It's not unusual for new mountain bikes to be unveiled at the Crankworx festival in Whistler, British Columbia. What certainly is unusual, though, is a carbon fiber bike that premiered at this year's event. Made by Calgary, Alberta-based Structure Cycleworks Ltd., the SCW 1 does away with a traditional suspension fork, and replaces it with a linkage-style suspension.
So, what's wrong with just doing things the normal way?
"The telescoping suspension fork has been highly refined over the past quarter-century, but will always suffer from two major drawbacks: instability under load and friction," Structure Cycleworks CEO Loni Hull tells us. "The former is a result of all three principal measures of steering stability – head angle, trail, and front-center length – decreasing as a conventional fork compresses, making the bike least stable when the rider needs it most."
That situation is reportedly addressed by the SCW 1's 150-mm-travel Without Telescoping Fork (WTF) chassis, which relaxes the head angle, increases trail, and maintains a more consistent front-center length. It's also claimed to be subject to approximately 40 percent less brake dive than a traditional telescoping fork.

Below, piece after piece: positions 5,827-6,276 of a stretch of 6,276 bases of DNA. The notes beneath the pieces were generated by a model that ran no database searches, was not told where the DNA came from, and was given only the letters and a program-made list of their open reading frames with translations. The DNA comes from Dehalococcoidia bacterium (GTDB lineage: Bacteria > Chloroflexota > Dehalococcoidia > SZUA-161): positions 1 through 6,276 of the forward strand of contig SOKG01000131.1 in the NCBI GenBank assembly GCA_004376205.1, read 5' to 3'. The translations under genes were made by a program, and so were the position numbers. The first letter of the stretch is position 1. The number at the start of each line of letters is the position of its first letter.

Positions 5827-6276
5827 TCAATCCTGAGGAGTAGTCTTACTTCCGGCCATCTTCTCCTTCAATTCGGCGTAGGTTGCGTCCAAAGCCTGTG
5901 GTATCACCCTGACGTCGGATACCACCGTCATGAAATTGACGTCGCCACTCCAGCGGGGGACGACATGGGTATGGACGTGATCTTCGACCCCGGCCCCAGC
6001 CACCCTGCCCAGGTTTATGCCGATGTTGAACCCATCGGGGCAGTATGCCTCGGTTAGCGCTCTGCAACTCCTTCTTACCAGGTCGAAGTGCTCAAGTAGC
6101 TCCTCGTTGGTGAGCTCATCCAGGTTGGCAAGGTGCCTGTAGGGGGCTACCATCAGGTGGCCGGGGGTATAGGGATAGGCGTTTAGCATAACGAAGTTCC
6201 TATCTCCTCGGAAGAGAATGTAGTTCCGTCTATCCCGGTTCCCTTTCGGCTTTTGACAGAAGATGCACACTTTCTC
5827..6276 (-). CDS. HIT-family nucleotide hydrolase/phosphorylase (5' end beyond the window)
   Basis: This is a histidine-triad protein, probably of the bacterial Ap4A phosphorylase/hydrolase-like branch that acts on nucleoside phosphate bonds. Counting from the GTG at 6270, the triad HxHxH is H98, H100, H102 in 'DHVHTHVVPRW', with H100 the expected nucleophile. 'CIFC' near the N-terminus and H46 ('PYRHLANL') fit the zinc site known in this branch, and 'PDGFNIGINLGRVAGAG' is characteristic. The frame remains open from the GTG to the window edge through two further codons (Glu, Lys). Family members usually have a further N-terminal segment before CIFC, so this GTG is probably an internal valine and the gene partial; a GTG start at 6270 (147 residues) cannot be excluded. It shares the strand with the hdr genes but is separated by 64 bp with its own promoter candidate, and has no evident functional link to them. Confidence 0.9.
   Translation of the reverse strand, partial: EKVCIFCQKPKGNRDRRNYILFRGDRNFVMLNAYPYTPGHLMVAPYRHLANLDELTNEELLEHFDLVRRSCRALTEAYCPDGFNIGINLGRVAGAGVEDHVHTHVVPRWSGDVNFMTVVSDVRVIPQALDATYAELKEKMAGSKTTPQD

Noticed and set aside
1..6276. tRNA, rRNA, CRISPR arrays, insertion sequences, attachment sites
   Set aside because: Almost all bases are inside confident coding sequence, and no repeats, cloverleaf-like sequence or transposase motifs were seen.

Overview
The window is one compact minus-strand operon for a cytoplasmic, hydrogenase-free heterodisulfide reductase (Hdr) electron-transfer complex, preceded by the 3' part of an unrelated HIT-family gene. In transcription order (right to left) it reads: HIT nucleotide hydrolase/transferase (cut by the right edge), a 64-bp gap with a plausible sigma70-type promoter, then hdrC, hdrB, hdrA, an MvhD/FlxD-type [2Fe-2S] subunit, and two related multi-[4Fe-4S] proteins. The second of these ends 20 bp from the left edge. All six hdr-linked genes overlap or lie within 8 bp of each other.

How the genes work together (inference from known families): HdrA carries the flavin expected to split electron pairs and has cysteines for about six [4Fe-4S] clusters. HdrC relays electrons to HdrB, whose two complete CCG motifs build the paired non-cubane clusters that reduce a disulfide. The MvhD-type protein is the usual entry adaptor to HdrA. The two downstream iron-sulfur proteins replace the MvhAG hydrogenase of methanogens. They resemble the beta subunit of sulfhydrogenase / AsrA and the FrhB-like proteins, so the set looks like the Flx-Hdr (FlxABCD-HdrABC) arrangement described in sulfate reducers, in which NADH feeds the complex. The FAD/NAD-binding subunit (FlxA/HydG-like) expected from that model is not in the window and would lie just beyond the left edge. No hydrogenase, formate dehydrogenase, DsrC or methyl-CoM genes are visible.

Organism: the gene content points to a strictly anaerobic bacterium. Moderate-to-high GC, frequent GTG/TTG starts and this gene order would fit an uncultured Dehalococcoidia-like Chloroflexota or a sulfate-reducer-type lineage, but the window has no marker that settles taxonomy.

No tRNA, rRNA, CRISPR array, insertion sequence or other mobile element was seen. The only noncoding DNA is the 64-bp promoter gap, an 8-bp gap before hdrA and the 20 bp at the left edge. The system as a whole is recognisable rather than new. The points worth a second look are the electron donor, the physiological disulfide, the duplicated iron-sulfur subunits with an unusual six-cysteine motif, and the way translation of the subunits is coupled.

"The friction issue arises from a telescoping fork attempting to do double duty as a structural element and shock absorber, attempting to slide on bushings while the fork is subjected to heavy bending loads, causing sticking and binding," Hull continues. "Structure has removed these bending loads by mounting all moving parts on low-friction bearings designed specifically for bicycles and by using a custom-tuned rear shock absorber for front suspension duties."
If you're interested in giving the SCW 1 a try, though, you'd better start saving now. Plans call for a frame, fork and shocks package to go for US$7,000, while complete bikes could sell for over $13,000 – they're expected to weight about 30 lb (13.6 kg). Delivery of the first units is scheduled for the summer (Northern Hemisphere) of next year.
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